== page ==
Trying to avoid clashing with the hugely popular EPL on Saturday and Sunday evenings? Then play league matches on Friday and Monday nights, and true fans would have no excuse not to turn up at stadiums. Hopefully, the games would be good enough for post-work entertainment.
Redesigned Competition Format
There have been previous attempts to liven up the league, with penalty shootouts to settle draws, playing an additional round of games at neutral Jalan Besar on top of the home and away fixtures, just to name a few. All have failed, but there are still a few ways that might improve the Singapore league system.
Like many leagues around the world, most notably the MLS and even the Malaysia Super League, the use of a post-season cup after a traditional league campaign not only help to provide more excitement, but would also help the FAS have longer football seasons without the need to add more clubs – with such quantity most likely diluting the league’s quality.
There were ten clubs that participated in the 2015 S.League season. Realistically, Singapore football can only really support 12, at most 14, local clubs. One thing is for certain, having foreign clubs is not the way to go – though Japanese outfit Albirex Niigata has been somewhat a success story so far. A simple home and away system would be played among the 12 or 14 clubs, equating to 22 or 26 games per club (or match days) respectively.
a 12 club-league is an immediate target for the fas
A post-season cup, say the StarHub Cup, would be played among the top 4 (for 12 clubs) or 8 (for 14 clubs). This would be a two-legged knockout style tournament, with the single leg final staged at the Sports Hub. This would mean the 4-clubs losing semifinalists and 8-clubs losing quarterfinalists would play a total of 24 and 28 games respectively, with the corresponding finalists and losing semifinalists playing a total of 26 and 30 games respectively; and the 8-clubs finalists playing a total of 32 games.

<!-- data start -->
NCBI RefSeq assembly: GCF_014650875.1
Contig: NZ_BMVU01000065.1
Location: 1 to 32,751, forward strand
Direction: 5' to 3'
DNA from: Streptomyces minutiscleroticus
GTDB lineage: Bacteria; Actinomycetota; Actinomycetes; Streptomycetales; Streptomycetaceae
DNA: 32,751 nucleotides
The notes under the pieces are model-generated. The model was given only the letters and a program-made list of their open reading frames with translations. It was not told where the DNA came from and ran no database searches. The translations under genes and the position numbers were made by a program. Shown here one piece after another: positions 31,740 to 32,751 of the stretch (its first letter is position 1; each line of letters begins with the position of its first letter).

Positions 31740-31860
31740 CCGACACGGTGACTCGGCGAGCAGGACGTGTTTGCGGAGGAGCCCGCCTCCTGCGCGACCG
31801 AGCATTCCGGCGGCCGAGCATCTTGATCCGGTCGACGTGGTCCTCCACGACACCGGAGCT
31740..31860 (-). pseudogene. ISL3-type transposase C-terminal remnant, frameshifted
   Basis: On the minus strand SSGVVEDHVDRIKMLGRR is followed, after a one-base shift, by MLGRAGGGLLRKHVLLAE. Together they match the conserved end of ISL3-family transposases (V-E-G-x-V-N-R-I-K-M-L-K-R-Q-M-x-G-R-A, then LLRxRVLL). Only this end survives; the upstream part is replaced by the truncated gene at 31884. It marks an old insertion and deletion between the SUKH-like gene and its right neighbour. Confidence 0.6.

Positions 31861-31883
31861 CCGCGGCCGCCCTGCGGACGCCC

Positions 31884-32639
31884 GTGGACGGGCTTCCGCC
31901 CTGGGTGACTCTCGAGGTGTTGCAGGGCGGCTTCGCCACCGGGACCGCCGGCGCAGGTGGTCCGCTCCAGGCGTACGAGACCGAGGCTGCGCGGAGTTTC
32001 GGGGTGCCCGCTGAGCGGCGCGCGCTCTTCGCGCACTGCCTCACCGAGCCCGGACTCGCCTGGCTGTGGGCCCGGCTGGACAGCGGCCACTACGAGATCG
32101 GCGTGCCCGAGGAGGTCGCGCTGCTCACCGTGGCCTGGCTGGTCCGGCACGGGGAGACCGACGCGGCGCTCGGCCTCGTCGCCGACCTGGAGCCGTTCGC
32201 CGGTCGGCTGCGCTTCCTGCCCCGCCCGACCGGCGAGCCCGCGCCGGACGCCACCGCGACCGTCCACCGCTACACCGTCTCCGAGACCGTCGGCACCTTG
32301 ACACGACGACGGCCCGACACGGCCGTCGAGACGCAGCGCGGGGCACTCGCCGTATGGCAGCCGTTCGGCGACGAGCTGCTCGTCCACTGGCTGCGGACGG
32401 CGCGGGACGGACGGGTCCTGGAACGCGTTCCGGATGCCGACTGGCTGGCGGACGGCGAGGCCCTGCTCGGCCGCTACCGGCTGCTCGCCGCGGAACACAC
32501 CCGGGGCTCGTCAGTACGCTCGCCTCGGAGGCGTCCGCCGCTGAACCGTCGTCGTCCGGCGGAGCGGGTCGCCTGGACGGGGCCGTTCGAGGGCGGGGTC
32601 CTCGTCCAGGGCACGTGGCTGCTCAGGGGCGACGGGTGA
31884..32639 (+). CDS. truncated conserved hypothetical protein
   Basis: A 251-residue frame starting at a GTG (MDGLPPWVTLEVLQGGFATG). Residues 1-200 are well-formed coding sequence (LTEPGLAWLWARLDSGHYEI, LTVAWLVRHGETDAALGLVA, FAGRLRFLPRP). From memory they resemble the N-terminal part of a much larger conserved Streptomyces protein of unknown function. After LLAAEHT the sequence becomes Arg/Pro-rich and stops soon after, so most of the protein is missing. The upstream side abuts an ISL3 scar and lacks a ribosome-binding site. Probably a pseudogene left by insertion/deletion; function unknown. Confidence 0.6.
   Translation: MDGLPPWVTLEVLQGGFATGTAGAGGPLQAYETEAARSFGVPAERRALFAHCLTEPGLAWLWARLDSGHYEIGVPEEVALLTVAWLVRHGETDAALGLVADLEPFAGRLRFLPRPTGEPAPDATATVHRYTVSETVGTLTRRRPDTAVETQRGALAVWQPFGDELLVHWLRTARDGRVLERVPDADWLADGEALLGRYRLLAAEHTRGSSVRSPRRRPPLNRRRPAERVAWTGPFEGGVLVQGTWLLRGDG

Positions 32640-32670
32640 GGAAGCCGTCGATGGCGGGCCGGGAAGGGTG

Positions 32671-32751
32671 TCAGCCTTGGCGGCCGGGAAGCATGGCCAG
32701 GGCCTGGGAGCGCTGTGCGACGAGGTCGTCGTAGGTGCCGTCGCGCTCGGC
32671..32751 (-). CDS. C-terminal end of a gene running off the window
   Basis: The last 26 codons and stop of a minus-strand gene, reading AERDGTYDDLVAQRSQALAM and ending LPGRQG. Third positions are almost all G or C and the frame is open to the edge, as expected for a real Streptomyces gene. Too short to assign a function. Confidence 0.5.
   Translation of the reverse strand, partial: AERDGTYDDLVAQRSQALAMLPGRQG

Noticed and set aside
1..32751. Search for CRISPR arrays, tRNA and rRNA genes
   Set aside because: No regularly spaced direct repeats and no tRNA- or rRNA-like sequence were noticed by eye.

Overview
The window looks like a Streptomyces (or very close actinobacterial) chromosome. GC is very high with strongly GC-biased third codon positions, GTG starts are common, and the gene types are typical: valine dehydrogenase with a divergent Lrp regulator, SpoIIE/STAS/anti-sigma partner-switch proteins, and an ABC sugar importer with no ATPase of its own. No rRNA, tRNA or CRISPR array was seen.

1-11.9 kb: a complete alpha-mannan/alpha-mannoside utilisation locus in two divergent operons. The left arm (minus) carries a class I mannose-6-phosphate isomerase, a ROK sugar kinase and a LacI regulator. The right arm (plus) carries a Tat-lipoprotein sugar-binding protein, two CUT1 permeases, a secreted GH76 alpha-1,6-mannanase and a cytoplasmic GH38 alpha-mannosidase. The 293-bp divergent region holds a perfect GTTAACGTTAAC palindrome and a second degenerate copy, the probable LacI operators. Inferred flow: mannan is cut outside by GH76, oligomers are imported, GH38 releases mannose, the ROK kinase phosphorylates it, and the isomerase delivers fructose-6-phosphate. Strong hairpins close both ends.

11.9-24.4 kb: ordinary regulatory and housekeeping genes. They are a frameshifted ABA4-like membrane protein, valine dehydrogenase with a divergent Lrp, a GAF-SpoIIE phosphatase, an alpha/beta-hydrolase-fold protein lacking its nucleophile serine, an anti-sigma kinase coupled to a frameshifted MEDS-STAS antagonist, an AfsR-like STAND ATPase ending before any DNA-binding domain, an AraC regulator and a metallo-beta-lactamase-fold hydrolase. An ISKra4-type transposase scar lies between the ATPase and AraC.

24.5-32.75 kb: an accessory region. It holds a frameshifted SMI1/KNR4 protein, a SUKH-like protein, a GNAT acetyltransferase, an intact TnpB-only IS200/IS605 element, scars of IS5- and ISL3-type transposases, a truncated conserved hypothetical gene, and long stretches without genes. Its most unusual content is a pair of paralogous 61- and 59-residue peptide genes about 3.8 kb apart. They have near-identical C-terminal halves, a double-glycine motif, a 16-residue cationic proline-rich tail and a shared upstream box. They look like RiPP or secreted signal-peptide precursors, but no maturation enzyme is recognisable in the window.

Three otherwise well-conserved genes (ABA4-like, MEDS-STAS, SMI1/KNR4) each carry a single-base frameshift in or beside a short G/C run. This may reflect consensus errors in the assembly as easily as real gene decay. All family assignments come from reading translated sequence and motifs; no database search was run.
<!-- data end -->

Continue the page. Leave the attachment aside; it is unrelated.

a 14 club-league is the ideal goal for the fas
Even further, the FAS could still continue their love affair with foreign clubs by having a mid-season cup competition, say the FAS SingPost League Cup. As with the current League Cup, the FAS would invite 4 or 2 foreign sides to complete the number of teams needed for this tournament to start with 4-team group stage. Foreign sides could ideally come from top Thailand, Malaysia, Hong Kong outfits, even teams from Australia and China. With this mid-season tournament possibly taking place in June/July, it would coincide with the pre-season of European teams. This might facilitate the FAS to invite mid-tier European sides to participate in this tournament as part of their pre-season preparations. The top two teams of each group qualify for single-legged knockout ties. Throughout this month, clubs would thus play a minimum of three games in the round robin group stage, and a maximum of six games should they reach the final.
With a 14-club league, 8-club post-season cup and 16-club mid-season tournament, there would be a maximum of 38 match days, similar to that of the top European leagues. Factoring all the international breaks, this number of games would also provide optimal time between games for most players to rest and recuperate, maintaining the standard of football at the required level.
All these new star players, competition formats and broadcast proposals would fall to the wayside without an adequate medium to support them, such as relevant footballing infrastructure like top-class stadiums and training facilities.
Right now, most of the stadiums are old, almost desolate, unappealing places to go to, with little retail or recreational amenities near by – though one thing that stadiums in Singapore do have going for them is their relative proximity. Inside, the lack of noise and atmosphere is costing the S.League in terms of drawing fan in and broadcasting an exciting product on television.
bishan stadium: the typical dead space and underutilisation of football grounds